Pension Funds. Both UPFs and PPFs are independent legal entities managed by private pension insurance companies (PICs), and are regulated
by the FSC. The contributions to the mandatory supplementary pension
schemes are collected by the National Revenue Agency as a part of the
total social security contribution and transferred to the respective pension
insurance companies.
The Second Pillar is regulated in the Social Insurance Code, as part of
the statutory social security system. Privately managed pension funds have
been adversely affected by the decline in the stock market. The financial
crisis also decreased the value of the supplementary pension funds and exposed their sensitivity to volatile market conditions. According to the FSC,
the average rate of return in 2008 was 20.15% for the UPF, 23.13% for
the PPF, and 24.71% for the Voluntary Pension Funds (VPF). In 2009, the
situation improved and the average rate of return compared to the net assets of all pension types was positive. The average rate of return for 20052009 was slightly greater than 3% per annum.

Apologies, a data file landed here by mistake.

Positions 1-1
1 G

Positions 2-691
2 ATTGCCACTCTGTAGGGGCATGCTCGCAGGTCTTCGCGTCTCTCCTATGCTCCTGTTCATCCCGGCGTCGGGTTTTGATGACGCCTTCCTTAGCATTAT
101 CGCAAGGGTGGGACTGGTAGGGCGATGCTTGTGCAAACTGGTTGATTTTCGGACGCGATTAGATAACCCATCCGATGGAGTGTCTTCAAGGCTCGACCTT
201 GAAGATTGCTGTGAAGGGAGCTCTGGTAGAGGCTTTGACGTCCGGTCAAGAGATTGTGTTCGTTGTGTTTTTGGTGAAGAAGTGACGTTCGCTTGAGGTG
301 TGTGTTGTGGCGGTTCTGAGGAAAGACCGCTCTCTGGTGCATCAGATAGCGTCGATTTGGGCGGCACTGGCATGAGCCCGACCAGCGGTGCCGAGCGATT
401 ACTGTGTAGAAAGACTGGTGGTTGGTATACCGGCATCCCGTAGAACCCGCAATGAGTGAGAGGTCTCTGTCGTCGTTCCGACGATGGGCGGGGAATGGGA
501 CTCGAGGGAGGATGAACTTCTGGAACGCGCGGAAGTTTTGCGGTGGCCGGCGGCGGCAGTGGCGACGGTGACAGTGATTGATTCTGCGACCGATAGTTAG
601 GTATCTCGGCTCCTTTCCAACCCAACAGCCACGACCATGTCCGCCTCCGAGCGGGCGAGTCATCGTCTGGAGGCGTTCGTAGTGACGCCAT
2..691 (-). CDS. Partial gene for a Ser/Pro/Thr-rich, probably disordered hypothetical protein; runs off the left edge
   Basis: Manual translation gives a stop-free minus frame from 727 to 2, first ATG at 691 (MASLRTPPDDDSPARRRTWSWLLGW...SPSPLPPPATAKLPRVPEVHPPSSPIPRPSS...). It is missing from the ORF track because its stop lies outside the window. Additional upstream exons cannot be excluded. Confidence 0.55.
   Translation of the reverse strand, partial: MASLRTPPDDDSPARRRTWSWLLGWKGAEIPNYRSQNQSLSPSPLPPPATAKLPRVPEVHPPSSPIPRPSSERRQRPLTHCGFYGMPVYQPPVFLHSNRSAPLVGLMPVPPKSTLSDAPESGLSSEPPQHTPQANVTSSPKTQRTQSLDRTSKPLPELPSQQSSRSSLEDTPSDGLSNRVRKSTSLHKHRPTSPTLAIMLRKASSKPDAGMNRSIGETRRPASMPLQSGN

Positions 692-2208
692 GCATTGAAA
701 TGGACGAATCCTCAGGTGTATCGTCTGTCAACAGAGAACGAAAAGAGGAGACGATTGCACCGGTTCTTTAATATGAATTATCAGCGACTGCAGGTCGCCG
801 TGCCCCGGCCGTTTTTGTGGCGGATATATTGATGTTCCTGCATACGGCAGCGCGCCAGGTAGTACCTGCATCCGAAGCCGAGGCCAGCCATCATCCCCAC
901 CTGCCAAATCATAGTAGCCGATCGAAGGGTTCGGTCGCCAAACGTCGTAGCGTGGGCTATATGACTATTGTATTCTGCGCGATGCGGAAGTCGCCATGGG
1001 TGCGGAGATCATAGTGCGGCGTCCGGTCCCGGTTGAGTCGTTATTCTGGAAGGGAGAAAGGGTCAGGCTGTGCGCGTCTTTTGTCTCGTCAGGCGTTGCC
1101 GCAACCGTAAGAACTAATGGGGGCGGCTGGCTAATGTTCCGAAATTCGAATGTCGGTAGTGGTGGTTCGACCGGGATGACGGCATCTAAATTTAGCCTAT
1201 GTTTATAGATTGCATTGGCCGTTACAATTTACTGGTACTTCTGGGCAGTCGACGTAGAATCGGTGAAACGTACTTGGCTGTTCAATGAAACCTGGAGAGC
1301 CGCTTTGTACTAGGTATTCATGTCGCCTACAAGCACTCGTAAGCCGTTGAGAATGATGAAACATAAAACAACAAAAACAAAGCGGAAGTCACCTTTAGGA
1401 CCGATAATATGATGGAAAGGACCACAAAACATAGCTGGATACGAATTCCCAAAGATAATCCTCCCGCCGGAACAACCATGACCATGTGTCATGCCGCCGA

The crisis affected the different types of pension schemes in different ways, and its effects were felt differently by different generations. The
most affected are the workers who are close to retirement, those with long
periods of membership in the funded pension schemes, and in particular
those whose investment portfolio is heavily exposed to riskier assets such
as stocks. In the case of mandatory supplementary pension schemes in Bulgaria, the number of worst affected group was rather limited as most of the
members were younger than 50 years of age and thus in the accumulation
phase of their retirement savings. However, the experience with the crisis
revealed the sensitivity of pension levels in fully-funded defined-contribution schemes with respect to the financial market volatility and the way its
consequences had to be borne by workers.
All employees accomplishing a first or second category of work, i.e.
whose working conditions are considered to be harder compared to those
of the so-called third category, are mandatorily insured by their employer
in the PPFs, which make it possible to receive a limited period pension for
early retirement. The insured person has the right to this pension until the